Jeff Mason is a White House Correspondent for Reuters and the 2016-2017 president of the White House Correspondents’ Association. He was the lead Reuters correspondent for President Barack Obama's 2012 campaign and interviewed the president at the White House in 2015. Jeff has been based in Washington since 2008, when he covered the historic race between Obama, Hillary Clinton and John McCain. Jeff started his career in Frankfurt, Germany, where he covered the airline industry before moving to Brussels, Belgium, where he covered the European Union. He is a Colorado native, proud graduate of Northwestern University and former Fulbright scholar.
Twitter handle: @jeffmason1
If you close your eyes while sitting out in the audience you’ll find yourself easily back in 1969 when “Led Zeppelin” ruled the rock world and music fans followed in awe. | Video
Both men have so far scored high marks as fearless debaters eloquently pointing out the glaring weaknesses and flaws hiding inside the “other” party’s ideologue with precise, intellectual arguments measuring up to the price of their Harvard University degrees.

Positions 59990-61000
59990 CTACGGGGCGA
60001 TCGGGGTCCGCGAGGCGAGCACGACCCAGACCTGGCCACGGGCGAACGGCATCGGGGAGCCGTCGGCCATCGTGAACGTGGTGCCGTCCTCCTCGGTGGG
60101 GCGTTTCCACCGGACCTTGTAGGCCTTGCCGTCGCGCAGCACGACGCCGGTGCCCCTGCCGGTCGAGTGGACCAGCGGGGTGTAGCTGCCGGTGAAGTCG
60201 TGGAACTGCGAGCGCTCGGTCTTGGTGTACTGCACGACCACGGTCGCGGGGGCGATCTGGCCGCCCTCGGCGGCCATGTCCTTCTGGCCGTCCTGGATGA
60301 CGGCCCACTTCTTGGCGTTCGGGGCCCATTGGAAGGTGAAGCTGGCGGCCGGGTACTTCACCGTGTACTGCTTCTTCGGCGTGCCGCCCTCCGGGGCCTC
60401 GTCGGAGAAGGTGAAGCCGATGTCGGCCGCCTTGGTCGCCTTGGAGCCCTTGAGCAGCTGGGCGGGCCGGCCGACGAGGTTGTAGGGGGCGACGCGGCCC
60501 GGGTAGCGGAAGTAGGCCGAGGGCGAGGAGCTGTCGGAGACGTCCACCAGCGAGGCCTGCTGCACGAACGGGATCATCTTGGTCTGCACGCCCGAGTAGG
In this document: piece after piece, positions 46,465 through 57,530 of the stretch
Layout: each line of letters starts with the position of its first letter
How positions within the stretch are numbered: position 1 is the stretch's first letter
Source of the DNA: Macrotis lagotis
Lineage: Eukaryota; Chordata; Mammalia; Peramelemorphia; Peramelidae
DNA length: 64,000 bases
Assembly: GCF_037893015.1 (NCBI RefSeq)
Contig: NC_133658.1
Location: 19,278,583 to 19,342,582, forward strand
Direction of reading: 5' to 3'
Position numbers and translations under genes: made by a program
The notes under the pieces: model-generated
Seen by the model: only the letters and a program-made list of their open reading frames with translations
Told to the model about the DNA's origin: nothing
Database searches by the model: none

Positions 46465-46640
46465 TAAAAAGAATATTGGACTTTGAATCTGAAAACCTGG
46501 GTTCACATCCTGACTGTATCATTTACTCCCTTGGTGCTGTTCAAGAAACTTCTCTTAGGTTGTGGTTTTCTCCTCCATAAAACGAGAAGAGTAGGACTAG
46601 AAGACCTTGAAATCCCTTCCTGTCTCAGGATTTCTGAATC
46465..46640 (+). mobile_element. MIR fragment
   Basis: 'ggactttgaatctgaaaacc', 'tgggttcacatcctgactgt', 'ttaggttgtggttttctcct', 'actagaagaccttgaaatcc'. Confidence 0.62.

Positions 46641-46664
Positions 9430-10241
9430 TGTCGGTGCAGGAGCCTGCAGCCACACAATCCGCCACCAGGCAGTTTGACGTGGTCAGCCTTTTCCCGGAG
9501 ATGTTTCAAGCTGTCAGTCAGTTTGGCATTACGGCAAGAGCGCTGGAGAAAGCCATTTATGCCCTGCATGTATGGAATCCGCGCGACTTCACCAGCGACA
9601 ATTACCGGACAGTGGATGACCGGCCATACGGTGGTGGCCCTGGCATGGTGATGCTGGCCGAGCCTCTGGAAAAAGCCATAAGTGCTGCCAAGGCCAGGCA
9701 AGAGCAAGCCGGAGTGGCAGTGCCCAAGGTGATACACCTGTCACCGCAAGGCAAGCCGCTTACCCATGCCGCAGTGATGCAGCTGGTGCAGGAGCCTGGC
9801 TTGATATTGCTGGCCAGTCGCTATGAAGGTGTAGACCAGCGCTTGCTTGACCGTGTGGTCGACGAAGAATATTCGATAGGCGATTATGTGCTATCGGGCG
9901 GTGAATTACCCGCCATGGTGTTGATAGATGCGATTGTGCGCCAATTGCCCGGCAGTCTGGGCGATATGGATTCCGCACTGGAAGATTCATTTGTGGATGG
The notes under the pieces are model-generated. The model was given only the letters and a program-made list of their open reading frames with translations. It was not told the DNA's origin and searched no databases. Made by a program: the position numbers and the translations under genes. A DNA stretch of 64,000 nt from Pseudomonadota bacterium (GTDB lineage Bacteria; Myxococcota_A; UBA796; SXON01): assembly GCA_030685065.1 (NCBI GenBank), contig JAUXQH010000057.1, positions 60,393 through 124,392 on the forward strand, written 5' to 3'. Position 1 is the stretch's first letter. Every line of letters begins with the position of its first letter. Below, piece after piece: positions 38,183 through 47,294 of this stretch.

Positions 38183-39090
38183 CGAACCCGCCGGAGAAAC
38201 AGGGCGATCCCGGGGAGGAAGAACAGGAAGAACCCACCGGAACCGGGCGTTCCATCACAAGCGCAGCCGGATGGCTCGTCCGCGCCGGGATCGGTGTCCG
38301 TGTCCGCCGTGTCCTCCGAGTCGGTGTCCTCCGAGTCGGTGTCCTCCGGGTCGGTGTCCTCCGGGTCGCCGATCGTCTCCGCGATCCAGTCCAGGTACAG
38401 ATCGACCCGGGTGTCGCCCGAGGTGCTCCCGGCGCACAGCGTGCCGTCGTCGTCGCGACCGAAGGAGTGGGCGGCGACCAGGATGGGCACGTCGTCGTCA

Last week’s news was the continued heat and the only accurate way to illustrate it as a news photographer was to hydrate up and bravely step into it.
Born out of man’s desire to draw more than straight, simple lines, today’s tattoos have evolved into beautiful interpretations by savvy artists that bend those old lines into colorful masterpieces etched onto a virgin canvas of skin with sharp needles and bright inks.
Most “civilians” remain clueless as to what they witnessed even though it happened right in front of them - seeing nothing more than a stone-faced soldier or Marine at attention quietly facing a commanding officer, politician, or at best a nation’s President, before reaching out firmly to shake hands.
Hey football fans… imagine walking past the solid steel doors guarding the locker room outside one of the National Football League’s most treasured teams and standing inside watching 60 professional athletes preparing to take the spotlight in front of 70,000 expecting Baltimore fans.
It's a simple question understood by anyone alive on September 11, 2001.